Using a Hand-Bearing Compass

By Don Casey

Revised by BoatUS editors in April 2012

Perhaps you have wondered whether a hand-bearing compass is really useful or just another nautical toy that seems like a good idea when you buy it, but then spends its life inside a locker. To help you answer that question for yourself, here are some ways that a hand-bearing compass might be used.

Avoiding collision

In a crossing situation you can determine very early if there is any risk of collision by keeping track of the relative bearing of the other boat. If the bearing doesn't change, you are on a collision course, no matter what direction your bow is pointed in. This is an easy check with a hand-bearing compass. Let's say the other vessel is a ship. As soon as you see it, you get a bearing on it with your hand-bearing compass. Five minutes later you take another bearing. If the reading has changed appreciably, the ship will pass safely clear, either ahead or astern, assuming both vessels maintain current course and speed.

Fixing your position

When two or more charted features are visible and identifiable, a hand-bearing compass makes it very easy to determine your exact location. Suppose there is a water tower visible to the west of you and the stacks of a power plant visible to the south. First you take a bearing on the water tower, then plot that bearing on your chart, with the plotted line running through the charted location of the tower. Next you take a second bearing on the stacks and plot that line on your chart. Since you are on both lines--called lines of position--your exact location is where they cross.

You don't always need two bearings to determine your position. Let's assume you have plotted the bearing to the water tower, but haze obscures the power plant. Look at your depth sounder. If it reads 60 feet, for example, your location is where your bearing line crosses the 10-fathom contour line on the chart.

Distance off

Perhaps you are running down the coast and you know there is a shallow area somewhere in front of you that extends out from the shoreline a mile according to the chart. How can you tell if you are far enough offshore to miss this hazard?

The traditional method is called bow and beam bearing. It is based on the geometric fact that two sides of a 45° right triangle are equal. When some feature at or near the shoreline is 45° off the bow, you begin keeping track of your distance through the water, either by log or by time and speed. Note that the bearing is relative, so the bearing compass reading will be 45° less or more than the steering compass reading, depending on whether the shoreside feature is to port or starboard. When the shoreside feature is abeam, bearing 90° relative to your heading, the distance you have run is equal to the distance off.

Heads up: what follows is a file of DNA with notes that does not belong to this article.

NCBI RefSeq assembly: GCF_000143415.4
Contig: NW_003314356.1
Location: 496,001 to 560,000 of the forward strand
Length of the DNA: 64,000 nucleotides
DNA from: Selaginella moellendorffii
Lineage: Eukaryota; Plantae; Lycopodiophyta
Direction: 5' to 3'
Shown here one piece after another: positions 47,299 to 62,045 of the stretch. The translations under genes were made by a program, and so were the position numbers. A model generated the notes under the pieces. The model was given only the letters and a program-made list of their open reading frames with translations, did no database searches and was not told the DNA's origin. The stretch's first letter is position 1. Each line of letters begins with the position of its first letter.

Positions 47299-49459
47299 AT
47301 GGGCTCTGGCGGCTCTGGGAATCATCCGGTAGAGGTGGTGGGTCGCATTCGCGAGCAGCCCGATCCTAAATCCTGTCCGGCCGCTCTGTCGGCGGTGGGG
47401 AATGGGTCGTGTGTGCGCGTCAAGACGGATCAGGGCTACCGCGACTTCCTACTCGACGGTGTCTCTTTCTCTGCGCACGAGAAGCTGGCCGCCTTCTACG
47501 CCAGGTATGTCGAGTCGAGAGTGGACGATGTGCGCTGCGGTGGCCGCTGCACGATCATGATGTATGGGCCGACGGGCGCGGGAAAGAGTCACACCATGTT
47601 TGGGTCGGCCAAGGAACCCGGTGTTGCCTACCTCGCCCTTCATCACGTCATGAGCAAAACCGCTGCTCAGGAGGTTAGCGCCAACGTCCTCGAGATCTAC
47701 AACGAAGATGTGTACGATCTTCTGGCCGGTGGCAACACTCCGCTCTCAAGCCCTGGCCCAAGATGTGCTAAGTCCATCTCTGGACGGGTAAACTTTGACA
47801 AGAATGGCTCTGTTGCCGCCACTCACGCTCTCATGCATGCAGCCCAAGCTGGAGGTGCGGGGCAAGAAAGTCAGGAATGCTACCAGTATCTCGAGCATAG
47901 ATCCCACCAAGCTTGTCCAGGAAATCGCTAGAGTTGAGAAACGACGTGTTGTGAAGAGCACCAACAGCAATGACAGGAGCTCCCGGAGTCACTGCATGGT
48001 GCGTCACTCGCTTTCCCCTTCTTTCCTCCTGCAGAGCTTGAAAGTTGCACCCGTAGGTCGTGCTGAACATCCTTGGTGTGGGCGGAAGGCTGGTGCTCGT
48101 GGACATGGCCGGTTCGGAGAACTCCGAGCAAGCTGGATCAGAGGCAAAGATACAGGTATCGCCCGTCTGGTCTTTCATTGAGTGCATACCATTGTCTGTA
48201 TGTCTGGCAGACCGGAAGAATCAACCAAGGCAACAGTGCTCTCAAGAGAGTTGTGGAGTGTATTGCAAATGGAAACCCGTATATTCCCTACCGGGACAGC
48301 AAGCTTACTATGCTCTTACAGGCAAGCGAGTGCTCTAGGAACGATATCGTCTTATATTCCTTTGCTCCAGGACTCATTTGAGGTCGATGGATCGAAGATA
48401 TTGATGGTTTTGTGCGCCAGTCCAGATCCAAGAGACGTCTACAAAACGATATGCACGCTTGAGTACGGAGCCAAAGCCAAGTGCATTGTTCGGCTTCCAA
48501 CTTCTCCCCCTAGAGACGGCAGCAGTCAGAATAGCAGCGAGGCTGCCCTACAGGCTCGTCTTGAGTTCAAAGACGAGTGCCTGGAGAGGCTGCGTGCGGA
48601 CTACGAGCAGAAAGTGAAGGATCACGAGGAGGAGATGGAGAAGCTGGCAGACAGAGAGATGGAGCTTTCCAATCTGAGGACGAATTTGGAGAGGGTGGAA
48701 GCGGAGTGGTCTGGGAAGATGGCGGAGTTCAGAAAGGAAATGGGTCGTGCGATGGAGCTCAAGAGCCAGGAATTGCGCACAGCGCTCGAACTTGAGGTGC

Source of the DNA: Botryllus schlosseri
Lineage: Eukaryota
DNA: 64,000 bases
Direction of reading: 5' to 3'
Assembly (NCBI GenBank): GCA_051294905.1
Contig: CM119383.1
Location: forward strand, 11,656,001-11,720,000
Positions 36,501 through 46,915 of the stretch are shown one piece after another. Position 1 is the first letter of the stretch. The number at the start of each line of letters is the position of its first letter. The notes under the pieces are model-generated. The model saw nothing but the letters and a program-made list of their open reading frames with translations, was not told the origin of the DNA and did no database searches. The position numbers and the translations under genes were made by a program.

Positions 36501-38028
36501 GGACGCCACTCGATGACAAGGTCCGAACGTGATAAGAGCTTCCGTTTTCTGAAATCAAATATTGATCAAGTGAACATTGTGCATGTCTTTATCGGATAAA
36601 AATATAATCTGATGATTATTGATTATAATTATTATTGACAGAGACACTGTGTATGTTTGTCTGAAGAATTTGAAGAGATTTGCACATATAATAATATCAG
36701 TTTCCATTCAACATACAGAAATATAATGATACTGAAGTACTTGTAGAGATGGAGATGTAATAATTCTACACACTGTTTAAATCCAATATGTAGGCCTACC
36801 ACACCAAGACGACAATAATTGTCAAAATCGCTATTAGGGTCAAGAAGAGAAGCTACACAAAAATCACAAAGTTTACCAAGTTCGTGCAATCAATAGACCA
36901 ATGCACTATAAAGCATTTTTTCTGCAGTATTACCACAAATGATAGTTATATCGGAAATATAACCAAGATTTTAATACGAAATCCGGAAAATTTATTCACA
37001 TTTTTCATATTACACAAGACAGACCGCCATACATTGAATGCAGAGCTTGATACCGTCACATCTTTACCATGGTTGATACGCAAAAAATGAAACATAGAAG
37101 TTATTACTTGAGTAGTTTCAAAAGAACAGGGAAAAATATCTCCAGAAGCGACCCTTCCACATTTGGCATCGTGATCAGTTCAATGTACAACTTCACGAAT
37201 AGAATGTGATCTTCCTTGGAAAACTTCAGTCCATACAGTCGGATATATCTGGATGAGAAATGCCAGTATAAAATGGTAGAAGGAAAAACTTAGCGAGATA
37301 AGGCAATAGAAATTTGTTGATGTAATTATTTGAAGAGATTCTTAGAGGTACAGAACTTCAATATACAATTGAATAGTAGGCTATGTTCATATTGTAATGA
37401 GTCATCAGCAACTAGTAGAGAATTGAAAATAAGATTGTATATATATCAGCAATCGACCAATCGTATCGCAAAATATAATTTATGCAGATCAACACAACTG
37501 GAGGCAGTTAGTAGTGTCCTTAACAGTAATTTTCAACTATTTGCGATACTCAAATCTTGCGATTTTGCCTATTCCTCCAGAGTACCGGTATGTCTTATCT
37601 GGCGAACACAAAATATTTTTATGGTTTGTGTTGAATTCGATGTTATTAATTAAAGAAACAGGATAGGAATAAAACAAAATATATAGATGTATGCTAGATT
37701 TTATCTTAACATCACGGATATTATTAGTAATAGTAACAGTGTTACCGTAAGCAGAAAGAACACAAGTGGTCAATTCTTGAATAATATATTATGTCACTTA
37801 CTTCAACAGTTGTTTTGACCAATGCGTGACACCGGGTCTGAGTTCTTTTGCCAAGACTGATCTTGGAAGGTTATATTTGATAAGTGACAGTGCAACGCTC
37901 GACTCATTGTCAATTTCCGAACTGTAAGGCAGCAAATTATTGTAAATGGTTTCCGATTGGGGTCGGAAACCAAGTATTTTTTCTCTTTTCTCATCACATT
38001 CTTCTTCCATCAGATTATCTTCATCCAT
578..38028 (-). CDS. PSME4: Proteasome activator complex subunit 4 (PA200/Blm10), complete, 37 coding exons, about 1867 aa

With a hand-bearing compass, an even easier method is available. As you pass a shoreline feature, the time in minutes it takes the bearing to change by same number of degrees as your boat speed gives you distance off in miles. Say what?

Here is how it works. You are motoring along at 12 knots. When the shoreline feature you are using (at night it would be a light) is about half your speed in degrees ahead of the beam, i.e., about 6° ahead of the beam, you start timing your run. Let's make this easier to understand by assuming that your heading is due south, 180°, so when the marker passes abeam on your starboard side, it will bear 270°. When it bears 264° you note the time, noting it again when the marker bears 276°. If it took two minutes and 15 seconds for the bearing to change 12° while you were running at 12 knots (or 6° while running 6 knots, or 30° while running 30 knots), your distance from the marker when it was abeam was 2 1/4 miles--the same as the time in minutes.

By the way, knowing you are 2 1/4 miles off gives you one line of position. A bearing on the shoreline feature gives you a second line of position. Where they cross is where you are.

Can't you do all of these using the boat's steering compass? The answer to that is not very well. The accuracy of these methods depends on the accuracy of the bearings, and a bearing compass easily provides bearing accuracy to about 1°. Accuracy is nowhere near that good when you are sighting over the globe of a bracket- or binnacle-mounted compass. Where the compass is bulkhead mounted, taking bearings without pointing the boat is virtually impossible.

For a more complete understanding of piloting and navigation, I recommend Boat Navigation for the Rest of Us by Captain Bill Brogdon.

 

Don Casey has been one of the most consulted experts on boat care and upgrades for 30 years, and a panelist on our "Ask The Experts" website for a decade. He and his wife cruise aboard their 30-footer part of the year in the eastern Caribbean. His books include Don Casey’s Complete Illustrated Sailboat Maintenance Manual, and the recently updated This Old Boat, the bible for do-it-yourself boaters.

 

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